Why market research is essential before you begin your poultry marketing enterprise

 Farm Diversification, Farm entrepreneur, farm retail, Food producers, Marketing  Comments Off on Why market research is essential before you begin your poultry marketing enterprise
Mar 072012

When you learn to drive everything about a car is new and unknown. To drive the car well you need to know what the instrument dials are showing, what the pedals do and which stalks turn on which equipment, so too you need to thoroughly understand all the many components of your market if you want to create a successful business from selling poultry.

What does it really mean to understand your market?

The market was literally where people gathered to buy and sell provisions. Today “your market” refers to where you sell (the place, real or virtual) and who you sell to. How much do you know about your market?

A thorough understanding of your market gives you a wide range of valuable information which helps you decide what products to offer, where to sell them and how to sell them i.e. online, home delivery or at markets. Isn’t poultry just an every daycommodity?

You might think poultry is an everyday meat but it is more subtle than that. Even within the poultry market, customers differ in their expectations and habits. Those habits are important.

Isn’t one poultry customer pretty much like another? 

Are the people who like to buy in farmers’ markets the same ones that shop online? What about the people who buy free-range poultry? Are they also tempted by organic chicken? Do the people who buy chicken liver also buy whole oven-ready chickens? These are just some of the questions you can ask to form a picture of your typical customer. You’ve get the idea of investigating who buys from you. What else can you research?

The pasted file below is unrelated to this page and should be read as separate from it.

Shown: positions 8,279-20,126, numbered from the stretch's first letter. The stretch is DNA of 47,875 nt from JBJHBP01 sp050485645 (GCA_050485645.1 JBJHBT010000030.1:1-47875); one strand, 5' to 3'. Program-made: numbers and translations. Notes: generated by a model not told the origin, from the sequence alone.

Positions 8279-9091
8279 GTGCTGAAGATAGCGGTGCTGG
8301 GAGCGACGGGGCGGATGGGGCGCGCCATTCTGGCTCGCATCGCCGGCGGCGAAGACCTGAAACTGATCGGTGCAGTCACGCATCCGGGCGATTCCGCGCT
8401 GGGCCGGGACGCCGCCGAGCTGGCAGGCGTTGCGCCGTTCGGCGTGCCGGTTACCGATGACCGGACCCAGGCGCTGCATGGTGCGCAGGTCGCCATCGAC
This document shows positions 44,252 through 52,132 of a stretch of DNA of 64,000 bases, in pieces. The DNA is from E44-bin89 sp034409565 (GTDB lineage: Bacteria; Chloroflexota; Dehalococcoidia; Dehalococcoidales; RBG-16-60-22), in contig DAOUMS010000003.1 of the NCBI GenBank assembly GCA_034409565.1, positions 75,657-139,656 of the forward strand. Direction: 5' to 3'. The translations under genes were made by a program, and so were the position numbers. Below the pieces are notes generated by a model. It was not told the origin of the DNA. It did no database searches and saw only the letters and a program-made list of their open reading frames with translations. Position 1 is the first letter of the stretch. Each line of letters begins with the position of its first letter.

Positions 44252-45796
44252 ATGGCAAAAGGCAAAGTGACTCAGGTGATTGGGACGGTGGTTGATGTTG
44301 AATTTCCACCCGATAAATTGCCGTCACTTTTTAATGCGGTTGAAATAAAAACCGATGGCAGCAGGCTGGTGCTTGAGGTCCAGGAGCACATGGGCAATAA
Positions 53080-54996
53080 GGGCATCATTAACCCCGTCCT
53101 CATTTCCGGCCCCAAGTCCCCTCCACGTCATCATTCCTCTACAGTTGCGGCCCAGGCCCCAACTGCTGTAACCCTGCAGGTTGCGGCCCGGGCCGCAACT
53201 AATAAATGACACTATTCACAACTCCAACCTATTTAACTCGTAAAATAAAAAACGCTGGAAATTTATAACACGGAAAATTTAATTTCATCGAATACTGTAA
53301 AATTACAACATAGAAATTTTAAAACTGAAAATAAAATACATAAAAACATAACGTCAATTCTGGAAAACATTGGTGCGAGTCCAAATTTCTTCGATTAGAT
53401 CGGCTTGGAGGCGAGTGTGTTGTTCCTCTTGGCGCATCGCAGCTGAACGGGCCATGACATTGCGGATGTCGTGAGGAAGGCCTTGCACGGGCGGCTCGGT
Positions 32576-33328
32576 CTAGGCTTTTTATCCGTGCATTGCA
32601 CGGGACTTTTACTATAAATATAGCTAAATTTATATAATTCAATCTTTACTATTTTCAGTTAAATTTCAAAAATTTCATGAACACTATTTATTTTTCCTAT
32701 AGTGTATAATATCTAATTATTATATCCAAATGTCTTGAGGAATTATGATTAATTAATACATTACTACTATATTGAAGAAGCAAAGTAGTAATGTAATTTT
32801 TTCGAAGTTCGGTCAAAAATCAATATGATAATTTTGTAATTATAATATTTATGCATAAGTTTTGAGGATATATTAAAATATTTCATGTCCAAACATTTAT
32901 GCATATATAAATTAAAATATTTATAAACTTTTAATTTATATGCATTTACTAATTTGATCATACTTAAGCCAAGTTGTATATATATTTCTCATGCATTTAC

How market research can help you find the right words for your leaflet or website?

By turning detective and getting to know your market in depth, you can find out, not just what products your typical customer might want, but also what words to write in your promotional leaflets, web pages and blog posts. Really?

What do I mean by that? 

Part of understanding your market, means actually talking to your potential customers. It is from the very words they use that you can begin to create compelling sales messages for your leaflets and website. All the information you need is in that typical customer’s mind.

Let’s take an example: when I wanted to write a web page promoting my services as a trainer for hire, I went and spoke to a project officer who had procured my services for a project called Creativity and Innovation in Micro-Enterprises. From the interview, I learnt what she was looking for in a presenter, someone “vibrant and go getting”. You’ll find the words”vibrant and go getting” on my web page.